So, the next year, I made mini chicken boxes using quail. I got frozen quail from H-Mart and disassembled every tiny wing and fried it, and made little biscuits, and put them in these little paper boxes that are for candy. I learned a lot from that year in terms of how much work it is to make something that elaborate. I didn’t win anything that year but I got a lot of compliments, and people came up with such cool ideas that I was in love with it.

BFB: What’s your role this year?

This is the first year that I will actually not be making something and it is because I have a wedding the following week, and I promised my fiancee, Jack, that I would not make something and spend hours and hours obsessing over it this year.

BFB: What do the days or weeks leading up to Small Foods look like for a competitor?

It starts with inspiration. For me, I come up with my ideas at the year’s previous Small Foods, because I get so inspired by people’s things. People have asked me, “Don’t you think everything’s been done?” People will do multiple s’mores, or multiple tiny hamburgers, and that’s fine because everyone does it their own way. But then every year, several people will come up with something completely out-of-the-box that I didn’t think of at all, and it opens up a whole new avenue.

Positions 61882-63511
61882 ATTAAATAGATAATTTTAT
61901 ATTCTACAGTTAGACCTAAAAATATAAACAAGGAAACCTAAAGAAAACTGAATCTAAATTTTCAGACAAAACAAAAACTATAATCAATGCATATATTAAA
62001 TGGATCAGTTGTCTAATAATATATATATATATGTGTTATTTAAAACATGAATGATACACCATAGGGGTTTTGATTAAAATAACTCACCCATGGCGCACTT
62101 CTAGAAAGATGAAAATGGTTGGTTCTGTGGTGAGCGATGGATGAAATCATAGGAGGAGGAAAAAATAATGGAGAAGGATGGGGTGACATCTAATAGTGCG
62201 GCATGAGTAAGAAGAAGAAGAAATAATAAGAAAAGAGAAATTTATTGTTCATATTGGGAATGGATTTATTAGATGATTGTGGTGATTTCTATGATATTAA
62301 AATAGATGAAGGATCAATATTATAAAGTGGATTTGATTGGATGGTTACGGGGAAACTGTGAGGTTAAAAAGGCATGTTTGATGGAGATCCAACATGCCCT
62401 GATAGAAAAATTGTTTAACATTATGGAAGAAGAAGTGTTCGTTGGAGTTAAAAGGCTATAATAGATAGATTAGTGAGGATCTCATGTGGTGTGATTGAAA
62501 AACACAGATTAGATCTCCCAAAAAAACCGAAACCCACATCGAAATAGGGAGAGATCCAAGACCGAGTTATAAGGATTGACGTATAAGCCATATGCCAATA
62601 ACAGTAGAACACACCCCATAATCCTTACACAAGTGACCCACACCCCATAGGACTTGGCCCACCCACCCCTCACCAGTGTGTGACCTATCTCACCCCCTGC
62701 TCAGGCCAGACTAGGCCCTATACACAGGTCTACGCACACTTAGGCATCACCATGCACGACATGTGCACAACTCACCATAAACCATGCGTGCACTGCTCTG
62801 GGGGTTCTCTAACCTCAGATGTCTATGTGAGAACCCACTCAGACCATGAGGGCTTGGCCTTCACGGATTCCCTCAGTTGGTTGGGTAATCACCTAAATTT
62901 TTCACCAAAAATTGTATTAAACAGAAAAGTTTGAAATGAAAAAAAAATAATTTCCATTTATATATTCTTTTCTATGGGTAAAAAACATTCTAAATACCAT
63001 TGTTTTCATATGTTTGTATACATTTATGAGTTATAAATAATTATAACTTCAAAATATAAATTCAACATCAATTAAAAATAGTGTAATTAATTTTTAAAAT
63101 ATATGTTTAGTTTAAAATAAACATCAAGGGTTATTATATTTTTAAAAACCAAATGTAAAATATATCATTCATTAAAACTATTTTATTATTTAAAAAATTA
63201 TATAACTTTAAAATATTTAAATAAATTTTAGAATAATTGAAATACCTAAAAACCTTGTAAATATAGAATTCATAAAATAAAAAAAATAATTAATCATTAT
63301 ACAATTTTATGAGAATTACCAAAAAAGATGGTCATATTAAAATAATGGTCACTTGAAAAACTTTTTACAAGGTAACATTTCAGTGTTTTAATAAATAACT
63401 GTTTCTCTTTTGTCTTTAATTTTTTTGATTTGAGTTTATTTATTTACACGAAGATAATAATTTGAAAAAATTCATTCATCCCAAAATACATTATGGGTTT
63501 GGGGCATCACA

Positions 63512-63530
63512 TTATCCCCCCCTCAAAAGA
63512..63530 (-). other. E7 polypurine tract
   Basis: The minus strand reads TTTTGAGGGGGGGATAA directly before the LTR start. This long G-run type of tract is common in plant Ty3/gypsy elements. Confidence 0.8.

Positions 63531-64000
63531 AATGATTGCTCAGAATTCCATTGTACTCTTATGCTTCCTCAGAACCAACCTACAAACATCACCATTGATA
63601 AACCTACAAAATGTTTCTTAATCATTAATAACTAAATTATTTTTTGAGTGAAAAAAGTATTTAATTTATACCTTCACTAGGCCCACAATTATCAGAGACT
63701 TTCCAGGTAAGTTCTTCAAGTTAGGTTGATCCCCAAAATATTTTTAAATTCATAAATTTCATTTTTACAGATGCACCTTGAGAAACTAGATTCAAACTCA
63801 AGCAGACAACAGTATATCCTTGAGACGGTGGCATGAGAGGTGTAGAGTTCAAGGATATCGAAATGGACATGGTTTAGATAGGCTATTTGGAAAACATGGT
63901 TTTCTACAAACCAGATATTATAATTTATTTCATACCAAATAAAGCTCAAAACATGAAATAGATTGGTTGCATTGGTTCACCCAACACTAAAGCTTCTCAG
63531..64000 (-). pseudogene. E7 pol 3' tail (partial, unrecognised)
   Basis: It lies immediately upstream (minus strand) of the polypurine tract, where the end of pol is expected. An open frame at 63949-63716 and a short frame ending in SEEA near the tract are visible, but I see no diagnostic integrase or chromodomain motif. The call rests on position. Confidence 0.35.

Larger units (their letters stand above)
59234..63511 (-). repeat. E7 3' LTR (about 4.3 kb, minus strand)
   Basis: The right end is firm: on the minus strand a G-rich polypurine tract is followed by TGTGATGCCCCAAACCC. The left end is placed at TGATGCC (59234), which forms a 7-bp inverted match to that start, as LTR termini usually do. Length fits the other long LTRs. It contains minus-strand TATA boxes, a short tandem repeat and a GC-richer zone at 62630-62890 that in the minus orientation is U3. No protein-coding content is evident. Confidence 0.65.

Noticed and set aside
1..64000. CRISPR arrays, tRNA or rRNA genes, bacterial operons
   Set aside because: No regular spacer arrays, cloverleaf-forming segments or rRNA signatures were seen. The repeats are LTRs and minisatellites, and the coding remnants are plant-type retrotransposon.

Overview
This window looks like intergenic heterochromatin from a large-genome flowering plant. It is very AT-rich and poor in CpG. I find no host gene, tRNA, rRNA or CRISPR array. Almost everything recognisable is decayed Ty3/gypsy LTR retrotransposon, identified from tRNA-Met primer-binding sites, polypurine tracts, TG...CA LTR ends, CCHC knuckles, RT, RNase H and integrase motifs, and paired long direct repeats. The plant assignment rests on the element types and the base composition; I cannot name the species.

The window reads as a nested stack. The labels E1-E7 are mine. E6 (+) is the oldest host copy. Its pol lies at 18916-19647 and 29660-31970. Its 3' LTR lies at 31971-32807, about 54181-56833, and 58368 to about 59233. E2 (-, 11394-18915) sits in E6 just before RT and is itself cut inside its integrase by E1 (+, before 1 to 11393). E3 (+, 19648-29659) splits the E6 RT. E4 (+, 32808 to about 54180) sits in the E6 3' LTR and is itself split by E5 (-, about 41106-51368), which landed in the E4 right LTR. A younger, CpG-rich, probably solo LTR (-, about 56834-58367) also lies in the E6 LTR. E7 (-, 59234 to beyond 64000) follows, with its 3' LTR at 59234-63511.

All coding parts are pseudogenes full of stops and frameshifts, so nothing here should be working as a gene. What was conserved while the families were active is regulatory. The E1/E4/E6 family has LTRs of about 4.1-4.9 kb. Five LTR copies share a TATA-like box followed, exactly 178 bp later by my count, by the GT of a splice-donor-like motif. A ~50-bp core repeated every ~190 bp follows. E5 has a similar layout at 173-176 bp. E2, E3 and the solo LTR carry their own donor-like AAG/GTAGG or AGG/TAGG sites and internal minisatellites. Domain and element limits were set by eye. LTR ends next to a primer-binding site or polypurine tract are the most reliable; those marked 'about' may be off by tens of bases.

I often have my inspiration the year before and marinate on it the whole year. There have been people who have said, “I came up with this idea this morning!” Nova Robinson, who won the grand prize a few years ago, woke up that morning and said, “I’m going to do pulled BBQ sandwiches,” and she did pulled jackfruit as well for vegans, and she baked hundreds of miniature buns that day and made all of the filling that day because it tasted so good, and fed so many people.